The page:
How to Track and Report Air Pollution Under the National Clean Air Programme
We have asked a few simple but fundamental questions in this policy paper. If cities have to report compliance with targets set under the National Clean Air Programme (NCAP)—seeking 20–30 per cent reduction in particulate pollution by 2024—what method(s) will regulators use to assess and report air quality trends to establish whether pollution levels are rising or declining? How will they determine if cities are on track to meet the NCAP targets or the larger National Ambient Air Quality Standards (NAAQS)?
It is important to ask these questions not only because the current reporting system is weak and nebulous, but also because the manual and real-time monitoring network in India has expanded and will continue to expand. Without officially defined methods and analytics, how can cities decide if they need to average out data from all stations, or focus on the worst locations, or identify primary monitors for trend reporting to represent entire cities and airsheds? How can cities leverage and use manual and real-time data for trend reporting? What should be the criterion for minimum data availability at stations? How do we address gaps if data availability falls short of the benchmark? How do we bake the answers to these questions into legal and regulatory frameworks? India needs to answer these questions—and fast—because each set of answers will take India down a different methodological trajectory.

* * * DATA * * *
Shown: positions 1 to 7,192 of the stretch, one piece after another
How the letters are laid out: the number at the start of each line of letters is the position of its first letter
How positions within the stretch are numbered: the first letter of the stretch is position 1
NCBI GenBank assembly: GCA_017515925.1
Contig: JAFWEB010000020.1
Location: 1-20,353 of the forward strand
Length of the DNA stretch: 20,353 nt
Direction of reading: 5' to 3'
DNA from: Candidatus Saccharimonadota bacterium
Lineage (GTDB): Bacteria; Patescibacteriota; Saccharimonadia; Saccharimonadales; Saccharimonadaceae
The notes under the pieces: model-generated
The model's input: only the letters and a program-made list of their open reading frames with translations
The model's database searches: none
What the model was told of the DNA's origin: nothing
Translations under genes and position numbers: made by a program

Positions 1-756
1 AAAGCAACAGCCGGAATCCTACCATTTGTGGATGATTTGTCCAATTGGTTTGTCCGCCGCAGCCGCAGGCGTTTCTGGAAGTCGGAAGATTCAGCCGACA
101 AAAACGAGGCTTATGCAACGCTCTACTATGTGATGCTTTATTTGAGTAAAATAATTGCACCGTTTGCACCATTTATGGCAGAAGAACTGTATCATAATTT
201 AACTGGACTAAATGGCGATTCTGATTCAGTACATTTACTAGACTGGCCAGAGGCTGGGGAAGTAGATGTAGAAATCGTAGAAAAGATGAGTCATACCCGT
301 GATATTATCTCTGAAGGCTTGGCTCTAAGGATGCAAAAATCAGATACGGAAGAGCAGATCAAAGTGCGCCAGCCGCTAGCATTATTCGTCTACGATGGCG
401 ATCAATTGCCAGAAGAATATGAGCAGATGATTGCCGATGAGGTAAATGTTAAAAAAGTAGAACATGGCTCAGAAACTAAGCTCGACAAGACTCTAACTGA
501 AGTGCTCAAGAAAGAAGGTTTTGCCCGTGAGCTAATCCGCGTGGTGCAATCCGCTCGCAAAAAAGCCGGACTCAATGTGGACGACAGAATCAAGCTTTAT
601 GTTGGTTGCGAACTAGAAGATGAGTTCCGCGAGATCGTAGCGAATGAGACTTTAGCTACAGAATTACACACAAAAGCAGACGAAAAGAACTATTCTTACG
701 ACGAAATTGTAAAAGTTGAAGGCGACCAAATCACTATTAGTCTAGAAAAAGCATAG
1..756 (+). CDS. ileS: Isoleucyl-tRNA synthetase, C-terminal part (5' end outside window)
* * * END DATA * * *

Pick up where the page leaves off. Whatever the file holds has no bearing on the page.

Globally, many governments have codified extensive rules for air quality trend and compliance reporting. As an example, and to start the conversation, we have applied the United States Environmental Protection Agency's (USEPA) method (which is the most elaborate method to date) to Delhi’s long-term real-time air quality data.